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Recreation - Non Motorised Water Sports

Sailing Density in the Solent

Non-motorised watercraft is a generic term which includes both small sailing boats (without a motor) and also paddlesports. Small sailing boats include dinghies, day boats or other small keelboats which are usually taken out of water at end of use. Paddlesports is a term for a range of watersports which involve the use of a paddle for propulsion. This includes sea kayaking, surf kayaking, sit-on-top kayaking, Canadian canoeing and stand up paddle boarding (SUP).

Most small sail boat activity occurs in relatively sheltered areas. Vessels are launched from slipways or sheltered beaches using a trailer or trollies. Activity is centred around sailing clubs, activity centres, harbours and marinas. Paddlesports are generally undertaken close inshore (typically within 1-2 km of the coast). Watercraft that are used for paddling activities have a shallow draught. This allows access to shallow areas of the coast (which are often inaccessible to larger vessels or humans on foot). The focuses of these activities is generally centred around beaches and exploring interesting coastal features such as rock formations (sea caves, arches, cliffs etc), inlets, estuaries and wildlife. Kayaks are also increasingly used as a platform for recreational fishing.

Map of Activity

The map on this page illustrates the potential for sailing activity in English waters as part of the MMO1064 marine recreation modelling project. The areas of highest potential are shown in red, progressing down through orange and yellow to green. Use the MMO Explore Marine Plans service for more detailed information.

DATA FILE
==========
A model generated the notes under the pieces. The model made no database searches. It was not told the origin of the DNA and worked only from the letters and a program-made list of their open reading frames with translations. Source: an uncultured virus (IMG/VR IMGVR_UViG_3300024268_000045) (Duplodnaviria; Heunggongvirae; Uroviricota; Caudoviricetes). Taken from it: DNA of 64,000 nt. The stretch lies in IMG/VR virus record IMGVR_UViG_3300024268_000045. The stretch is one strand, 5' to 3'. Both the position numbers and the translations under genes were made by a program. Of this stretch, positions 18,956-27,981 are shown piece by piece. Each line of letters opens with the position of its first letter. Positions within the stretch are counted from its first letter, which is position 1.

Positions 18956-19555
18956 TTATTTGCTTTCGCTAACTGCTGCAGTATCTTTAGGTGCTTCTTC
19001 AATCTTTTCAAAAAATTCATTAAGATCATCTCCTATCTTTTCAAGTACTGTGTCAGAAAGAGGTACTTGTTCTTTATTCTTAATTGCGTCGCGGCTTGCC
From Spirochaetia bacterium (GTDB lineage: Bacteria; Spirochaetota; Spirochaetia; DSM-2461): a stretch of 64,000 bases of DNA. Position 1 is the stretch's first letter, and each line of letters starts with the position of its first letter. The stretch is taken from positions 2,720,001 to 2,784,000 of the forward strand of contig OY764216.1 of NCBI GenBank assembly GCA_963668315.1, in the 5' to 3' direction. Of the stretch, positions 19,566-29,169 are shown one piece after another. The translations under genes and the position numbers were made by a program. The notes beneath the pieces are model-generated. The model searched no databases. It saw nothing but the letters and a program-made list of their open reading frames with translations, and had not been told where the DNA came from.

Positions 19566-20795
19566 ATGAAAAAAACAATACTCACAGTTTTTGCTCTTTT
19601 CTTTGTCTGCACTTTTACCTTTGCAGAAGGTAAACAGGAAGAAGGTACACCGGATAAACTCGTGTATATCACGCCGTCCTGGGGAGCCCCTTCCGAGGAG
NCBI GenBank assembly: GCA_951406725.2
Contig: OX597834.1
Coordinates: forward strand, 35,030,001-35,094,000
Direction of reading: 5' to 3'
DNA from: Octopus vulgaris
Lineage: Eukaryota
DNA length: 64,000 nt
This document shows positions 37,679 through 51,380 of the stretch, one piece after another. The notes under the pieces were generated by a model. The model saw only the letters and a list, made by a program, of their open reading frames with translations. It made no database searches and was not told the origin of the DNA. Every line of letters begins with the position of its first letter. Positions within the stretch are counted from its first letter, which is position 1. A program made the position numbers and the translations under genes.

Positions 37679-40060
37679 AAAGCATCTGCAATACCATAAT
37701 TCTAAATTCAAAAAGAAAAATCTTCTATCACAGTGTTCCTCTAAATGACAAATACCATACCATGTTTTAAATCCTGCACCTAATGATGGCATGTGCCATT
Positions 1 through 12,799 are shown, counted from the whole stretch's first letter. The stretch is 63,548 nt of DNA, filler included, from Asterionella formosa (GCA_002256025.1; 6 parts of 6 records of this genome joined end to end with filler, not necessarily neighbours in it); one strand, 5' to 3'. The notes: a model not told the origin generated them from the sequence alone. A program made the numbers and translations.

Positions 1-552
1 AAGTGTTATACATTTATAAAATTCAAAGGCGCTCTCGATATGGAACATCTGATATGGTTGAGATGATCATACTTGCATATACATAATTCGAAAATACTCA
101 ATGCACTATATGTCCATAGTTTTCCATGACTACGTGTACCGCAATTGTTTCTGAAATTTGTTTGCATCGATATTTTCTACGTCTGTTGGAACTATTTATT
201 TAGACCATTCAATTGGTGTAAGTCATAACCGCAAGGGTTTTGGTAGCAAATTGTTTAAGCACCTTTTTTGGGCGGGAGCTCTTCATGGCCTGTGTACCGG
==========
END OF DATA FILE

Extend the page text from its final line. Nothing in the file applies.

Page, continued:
The main impacts arising from this activity category are considered to be:

Source: Marine recreation evidence briefing: Non-motorised watercraft including paddlesports (EIN028).


The WiSe Scheme is the UK National training scheme for minimising disturbance to marine wildlife. Its adventure course has been developed to meet the needs of professional 'adventure' practitioners whose activities take place in the coastal/inter-tidal zone, such as sea kayaking, coasteering, stand up paddle boarding, wild swimming, etc. Accredited Adventure WiSe course attendees commit to abide by not only national and local laws on wildlife conservation and disturbance avoidance, but also the WiSe Codes of Conduct, in addition to any local wildlife-watching codes.

Operation Seabird

A rise in marine life disturbances being reported and the predicted rise in numbers of visitors to our coastlines due to the stay local and staycation messages for Summer 2021,  has led to the creation of the Operation Seabird (#opseabird) campaign. Operation Seabird hopes to tackle disturbance to marine life by providing education and guidance to prevent wildlife disturbances then prosecute with the support of the local police forces and the MMO where necessary.

Paddlesport Guidelines to Avoid Bird Disturbance in Solent Marine Sites

Guidelines for paddlesports were produced by the Solent Forum’s Natural Environment Group’s working group on recreation; the Recreation Focus Group (RFG). The RFG was established to look at the issue of disturbance to birds from paddlesports; an action identified by the Solent’s Relevant Authorities in the Solent European Marine Sites (SEMS) annual survey. They also help to meet actions on recreation identified in Natural England’s Solent Site Improvement Plan (SIP).

These Guidelines are designed to give generic consistent advice for Paddlesports users across all SEMS sites; they have been circulated to all SEMS Relevant Authorities (RAs). It is hoped that these Authorities will take this guidance and transpose it into their existing publications, digital media, maps and signage. It will help them to fulfill their requirements for managing activities under the EU Habitats Directive.

SUP life and Bird life

The British Stand up Paddleboard Association (BSUPA) have teamed up with the RSPB to promote a code of conduct to enjoy bird life found in our water areas without adversely impacting breading areas or negatively affecting the bird life in other ways:

Resources and Best Practice Material